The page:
The bad news is that it costs more to eat healthy. The good news is that it’s not by much, and it could be more than offset by a reduction in the cost of health care.
Harvard School of Public Health (HSPH) researchers writing in the Dec. 5 issue of the British Medical Journal said they conducted an analysis of 27 existing studies from 10 high-income countries that included price data for individual foods and for healthier versus less-healthy diets.
Healthier diets — for example, those rich in fruits, vegetables, fish, and nuts — were compared to those rich in processed foods, meats and refined grains.
Based on consumption of 2,000 calories per day, the USDA recommended daily amount for an average adult, the healthier diets cost about $1.50 more per day.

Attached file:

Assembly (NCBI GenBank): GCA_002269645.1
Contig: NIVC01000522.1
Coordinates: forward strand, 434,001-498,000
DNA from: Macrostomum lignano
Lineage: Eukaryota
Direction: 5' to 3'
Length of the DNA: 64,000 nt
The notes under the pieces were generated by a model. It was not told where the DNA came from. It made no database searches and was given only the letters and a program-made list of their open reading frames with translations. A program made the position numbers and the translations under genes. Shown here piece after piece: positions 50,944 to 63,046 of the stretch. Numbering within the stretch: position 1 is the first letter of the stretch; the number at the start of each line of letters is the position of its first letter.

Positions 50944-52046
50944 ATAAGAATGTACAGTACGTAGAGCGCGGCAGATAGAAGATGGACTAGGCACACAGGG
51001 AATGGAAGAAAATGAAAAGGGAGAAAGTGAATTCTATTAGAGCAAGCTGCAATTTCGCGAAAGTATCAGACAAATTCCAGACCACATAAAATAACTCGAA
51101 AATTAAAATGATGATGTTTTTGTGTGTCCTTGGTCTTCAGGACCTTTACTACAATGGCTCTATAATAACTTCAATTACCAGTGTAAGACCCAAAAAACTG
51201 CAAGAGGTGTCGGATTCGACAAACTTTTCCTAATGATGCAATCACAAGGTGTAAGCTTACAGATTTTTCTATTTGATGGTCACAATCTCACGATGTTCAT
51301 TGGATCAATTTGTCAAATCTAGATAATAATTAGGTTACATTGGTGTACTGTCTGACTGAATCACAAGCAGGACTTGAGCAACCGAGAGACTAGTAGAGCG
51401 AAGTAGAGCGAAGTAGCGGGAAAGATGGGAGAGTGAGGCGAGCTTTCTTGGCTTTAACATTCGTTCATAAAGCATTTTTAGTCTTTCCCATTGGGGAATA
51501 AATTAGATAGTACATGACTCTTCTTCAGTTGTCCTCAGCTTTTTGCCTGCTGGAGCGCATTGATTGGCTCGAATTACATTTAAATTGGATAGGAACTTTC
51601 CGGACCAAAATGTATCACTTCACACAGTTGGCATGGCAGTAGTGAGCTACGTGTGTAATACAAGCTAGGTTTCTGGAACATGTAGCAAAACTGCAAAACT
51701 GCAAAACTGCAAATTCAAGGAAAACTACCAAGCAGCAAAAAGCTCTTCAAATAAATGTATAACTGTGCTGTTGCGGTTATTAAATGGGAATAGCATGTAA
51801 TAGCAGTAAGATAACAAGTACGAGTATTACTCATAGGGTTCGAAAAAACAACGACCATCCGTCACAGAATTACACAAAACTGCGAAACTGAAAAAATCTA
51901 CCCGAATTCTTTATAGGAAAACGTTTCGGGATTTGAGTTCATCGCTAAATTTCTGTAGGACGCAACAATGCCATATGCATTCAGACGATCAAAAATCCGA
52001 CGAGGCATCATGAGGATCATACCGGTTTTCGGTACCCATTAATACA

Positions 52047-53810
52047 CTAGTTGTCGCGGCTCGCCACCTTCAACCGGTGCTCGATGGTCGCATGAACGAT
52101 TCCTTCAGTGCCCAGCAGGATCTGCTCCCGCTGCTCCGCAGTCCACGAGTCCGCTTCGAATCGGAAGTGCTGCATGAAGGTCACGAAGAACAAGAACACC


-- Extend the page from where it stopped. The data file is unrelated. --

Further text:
The researchers suggested that unhealthy diets may cost less because food policies have focused on the production of inexpensive, high-volume commodities, and production, distribution and marketing capabilities that favour sales of highly processed food products.
“While healthier diets did cost more, the difference was smaller than many people might have expected,” Dariush Mozaffarian, the study’s senior author said in a release. “Over the course of a year, $1.50/day more for eating a healthy diet would increase food costs for one person by about $550 per year.
“This would represent a real burden for some families, and we need policies to help offset these costs. On the other hand, this price difference is very small in comparison to the economic costs of diet-related chronic diseases, which would be dramatically reduced by healthy diets.”